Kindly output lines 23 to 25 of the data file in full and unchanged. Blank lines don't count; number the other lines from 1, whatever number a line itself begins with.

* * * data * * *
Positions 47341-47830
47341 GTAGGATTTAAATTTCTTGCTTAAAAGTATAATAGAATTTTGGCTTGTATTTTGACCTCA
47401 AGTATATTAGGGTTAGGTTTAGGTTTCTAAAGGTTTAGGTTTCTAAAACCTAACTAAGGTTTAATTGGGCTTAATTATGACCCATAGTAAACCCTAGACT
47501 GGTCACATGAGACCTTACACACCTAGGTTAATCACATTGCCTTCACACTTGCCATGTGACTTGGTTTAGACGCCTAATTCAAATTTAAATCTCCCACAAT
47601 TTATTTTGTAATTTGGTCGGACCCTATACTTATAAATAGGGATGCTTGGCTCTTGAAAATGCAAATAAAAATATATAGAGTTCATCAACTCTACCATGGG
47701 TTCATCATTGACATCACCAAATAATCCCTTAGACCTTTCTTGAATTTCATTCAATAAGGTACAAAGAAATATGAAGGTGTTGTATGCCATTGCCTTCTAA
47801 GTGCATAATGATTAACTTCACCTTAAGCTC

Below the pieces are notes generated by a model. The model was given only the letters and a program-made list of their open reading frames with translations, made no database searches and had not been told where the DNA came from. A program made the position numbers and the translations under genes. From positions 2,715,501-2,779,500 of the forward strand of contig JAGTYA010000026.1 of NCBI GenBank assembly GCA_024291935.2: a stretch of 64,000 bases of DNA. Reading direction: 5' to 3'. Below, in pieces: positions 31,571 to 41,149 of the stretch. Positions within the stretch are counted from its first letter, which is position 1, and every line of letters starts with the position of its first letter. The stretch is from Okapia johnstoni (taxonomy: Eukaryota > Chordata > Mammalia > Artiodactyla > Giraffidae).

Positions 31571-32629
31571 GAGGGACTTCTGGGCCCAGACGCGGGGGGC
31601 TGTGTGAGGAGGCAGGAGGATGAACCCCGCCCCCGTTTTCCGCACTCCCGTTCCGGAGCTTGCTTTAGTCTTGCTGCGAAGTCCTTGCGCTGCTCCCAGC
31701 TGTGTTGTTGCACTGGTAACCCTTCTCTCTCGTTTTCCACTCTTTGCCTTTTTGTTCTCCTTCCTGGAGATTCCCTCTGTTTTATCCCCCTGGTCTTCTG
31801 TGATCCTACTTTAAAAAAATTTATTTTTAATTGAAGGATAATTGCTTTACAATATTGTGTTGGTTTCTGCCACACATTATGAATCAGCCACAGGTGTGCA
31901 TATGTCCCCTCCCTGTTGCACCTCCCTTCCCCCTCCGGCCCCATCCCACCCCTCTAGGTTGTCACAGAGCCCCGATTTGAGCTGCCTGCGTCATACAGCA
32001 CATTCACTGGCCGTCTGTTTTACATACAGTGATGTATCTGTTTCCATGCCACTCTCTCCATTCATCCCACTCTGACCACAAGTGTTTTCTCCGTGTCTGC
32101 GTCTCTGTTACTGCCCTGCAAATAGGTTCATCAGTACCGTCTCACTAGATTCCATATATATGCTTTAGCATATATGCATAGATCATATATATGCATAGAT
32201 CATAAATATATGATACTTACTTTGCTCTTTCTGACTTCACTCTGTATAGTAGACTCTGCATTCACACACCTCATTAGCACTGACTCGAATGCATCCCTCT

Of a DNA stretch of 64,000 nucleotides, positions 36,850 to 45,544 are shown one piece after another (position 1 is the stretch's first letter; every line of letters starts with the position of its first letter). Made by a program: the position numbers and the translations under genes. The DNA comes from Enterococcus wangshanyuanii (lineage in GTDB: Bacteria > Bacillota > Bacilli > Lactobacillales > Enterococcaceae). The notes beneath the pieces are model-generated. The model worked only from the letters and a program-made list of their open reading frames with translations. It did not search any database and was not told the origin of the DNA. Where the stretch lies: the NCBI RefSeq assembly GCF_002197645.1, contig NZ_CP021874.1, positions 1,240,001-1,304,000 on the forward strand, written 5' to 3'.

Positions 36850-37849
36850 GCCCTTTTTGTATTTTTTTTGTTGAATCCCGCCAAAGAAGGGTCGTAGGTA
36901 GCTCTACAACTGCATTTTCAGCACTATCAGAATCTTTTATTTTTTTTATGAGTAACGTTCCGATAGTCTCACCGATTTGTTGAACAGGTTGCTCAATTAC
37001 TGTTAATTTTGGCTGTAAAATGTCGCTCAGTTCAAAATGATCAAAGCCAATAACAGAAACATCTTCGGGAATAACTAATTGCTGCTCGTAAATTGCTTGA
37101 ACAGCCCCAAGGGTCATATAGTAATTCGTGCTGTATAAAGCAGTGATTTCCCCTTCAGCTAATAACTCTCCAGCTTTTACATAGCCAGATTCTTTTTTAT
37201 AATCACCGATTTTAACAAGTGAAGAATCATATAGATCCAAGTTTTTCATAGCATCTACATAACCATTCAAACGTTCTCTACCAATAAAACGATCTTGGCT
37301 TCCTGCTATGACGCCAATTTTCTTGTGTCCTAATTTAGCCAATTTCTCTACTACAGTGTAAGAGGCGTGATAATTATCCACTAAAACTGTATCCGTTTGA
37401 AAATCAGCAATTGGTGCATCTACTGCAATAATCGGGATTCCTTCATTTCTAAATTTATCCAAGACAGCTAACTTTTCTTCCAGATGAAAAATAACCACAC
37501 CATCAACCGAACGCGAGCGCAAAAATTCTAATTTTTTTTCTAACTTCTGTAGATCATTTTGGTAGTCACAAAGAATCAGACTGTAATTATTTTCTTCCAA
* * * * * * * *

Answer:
37101 ACAGCCCCAAGGGTCATATAGTAATTCGTGCTGTATAAAGCAGTGATTTCCCCTTCAGCTAATAACTCTCCAGCTTTTACATAGCCAGATTCTTTTTTAT
37201 AATCACCGATTTTAACAAGTGAAGAATCATATAGATCCAAGTTTTTCATAGCATCTACATAACCATTCAAACGTTCTCTACCAATAAAACGATCTTGGCT
37301 TCCTGCTATGACGCCAATTTTCTTGTGTCCTAATTTAGCCAATTTCTCTACTACAGTGTAAGAGGCGTGATAATTATCCACTAAAACTGTATCCGTTTGA